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Internet research made easy

The Internet is an stunning tool for research.

The Internet is an stunning tool for research. The days are gone when you were forced to run to your local library to find out the average salary for steel workers in the 1990s. You no longer need to flip through encyclopedias to uncover the forgotten inventions of Leonardo da Vinci. Even so the Internet can also be a treacherous place for researchers. The online world is filled, unfortunately, with documents, research and statistics that are erroneous. Believing this incorrect information can ruin your research efforts. The Web site Lifehacker, though, recently offered several tips for bettering your online research.

Bias alert

Lifehacker’s first tip? Be cautious about your own bias. We are all guilty of something termed confirmation bias. We would like to find information with which we already agree. For instance, if you’re a lifelong liberal, you’ll be more likely to believe studies indicating that poverty is the true reason behind low school test scores. It’s important when researching online to identify your personal biases and to make certain that you’re not selectively sourcing studies that confirm it. It’s important to give weight; too, to research that contradicts your beliefs.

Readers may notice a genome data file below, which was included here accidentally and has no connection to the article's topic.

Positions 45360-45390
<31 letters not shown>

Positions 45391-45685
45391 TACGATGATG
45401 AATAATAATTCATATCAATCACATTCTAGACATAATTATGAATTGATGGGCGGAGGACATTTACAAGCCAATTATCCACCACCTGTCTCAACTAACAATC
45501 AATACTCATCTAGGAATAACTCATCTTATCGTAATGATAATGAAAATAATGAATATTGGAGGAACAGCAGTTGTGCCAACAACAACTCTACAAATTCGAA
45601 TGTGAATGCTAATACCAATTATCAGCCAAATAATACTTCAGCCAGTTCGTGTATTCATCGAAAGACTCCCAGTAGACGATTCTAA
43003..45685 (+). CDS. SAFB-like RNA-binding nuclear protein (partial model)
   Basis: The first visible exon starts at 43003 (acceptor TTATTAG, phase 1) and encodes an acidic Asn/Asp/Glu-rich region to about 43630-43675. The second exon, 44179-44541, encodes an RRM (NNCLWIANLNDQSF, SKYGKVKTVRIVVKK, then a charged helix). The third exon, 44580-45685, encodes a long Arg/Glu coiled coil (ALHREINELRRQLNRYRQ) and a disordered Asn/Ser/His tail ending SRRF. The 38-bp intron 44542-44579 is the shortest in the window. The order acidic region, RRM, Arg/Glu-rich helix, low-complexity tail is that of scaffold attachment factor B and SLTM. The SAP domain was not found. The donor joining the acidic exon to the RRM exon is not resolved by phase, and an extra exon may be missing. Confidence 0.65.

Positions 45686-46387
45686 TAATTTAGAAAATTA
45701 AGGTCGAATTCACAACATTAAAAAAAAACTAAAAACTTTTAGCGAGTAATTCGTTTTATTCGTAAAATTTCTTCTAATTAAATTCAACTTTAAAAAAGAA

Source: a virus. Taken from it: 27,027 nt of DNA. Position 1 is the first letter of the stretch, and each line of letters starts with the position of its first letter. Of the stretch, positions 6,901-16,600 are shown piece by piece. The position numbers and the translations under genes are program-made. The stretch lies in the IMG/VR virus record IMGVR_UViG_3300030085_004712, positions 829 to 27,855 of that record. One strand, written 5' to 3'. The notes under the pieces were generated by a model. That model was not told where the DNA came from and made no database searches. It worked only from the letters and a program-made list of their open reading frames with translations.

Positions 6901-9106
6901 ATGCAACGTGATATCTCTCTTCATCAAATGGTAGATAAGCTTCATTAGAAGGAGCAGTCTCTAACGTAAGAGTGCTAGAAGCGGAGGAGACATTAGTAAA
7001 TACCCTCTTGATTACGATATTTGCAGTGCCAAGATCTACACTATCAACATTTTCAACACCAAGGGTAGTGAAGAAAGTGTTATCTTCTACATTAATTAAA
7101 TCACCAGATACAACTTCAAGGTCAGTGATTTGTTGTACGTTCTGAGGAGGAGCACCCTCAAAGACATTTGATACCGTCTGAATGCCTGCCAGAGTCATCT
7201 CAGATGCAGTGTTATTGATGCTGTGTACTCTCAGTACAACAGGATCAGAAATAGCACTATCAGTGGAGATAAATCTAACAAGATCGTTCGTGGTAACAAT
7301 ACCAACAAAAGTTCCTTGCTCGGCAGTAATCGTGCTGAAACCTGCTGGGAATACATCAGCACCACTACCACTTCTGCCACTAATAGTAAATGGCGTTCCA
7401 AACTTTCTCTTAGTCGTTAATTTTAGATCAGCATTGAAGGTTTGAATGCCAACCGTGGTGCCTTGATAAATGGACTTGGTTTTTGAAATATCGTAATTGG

Look for bad information

Once you’re searching online, steer clear of articles that aren’t backed up with references or scientific facts. Lifehacker says that poorly researched articles, which regularly end up online, are the only things that can screw up your online research faster than can confirmation bias. So be sure to only incorporate articles that come from respectable sources, like government agencies, accredited universities and well-respected researchers, in your online research.

Scholarly searches

Google, Bing and Yahoo! are fine search engines for the starting stages of your research. However, if you want to get in-depth, you’ll need to use more specialized search engines. Luckily, there are plenty to pick from. Try such engines as PLOS, Scirus, Google Scholar or The U.S. Library of Congress. You may be amazed at the information that’s out there.

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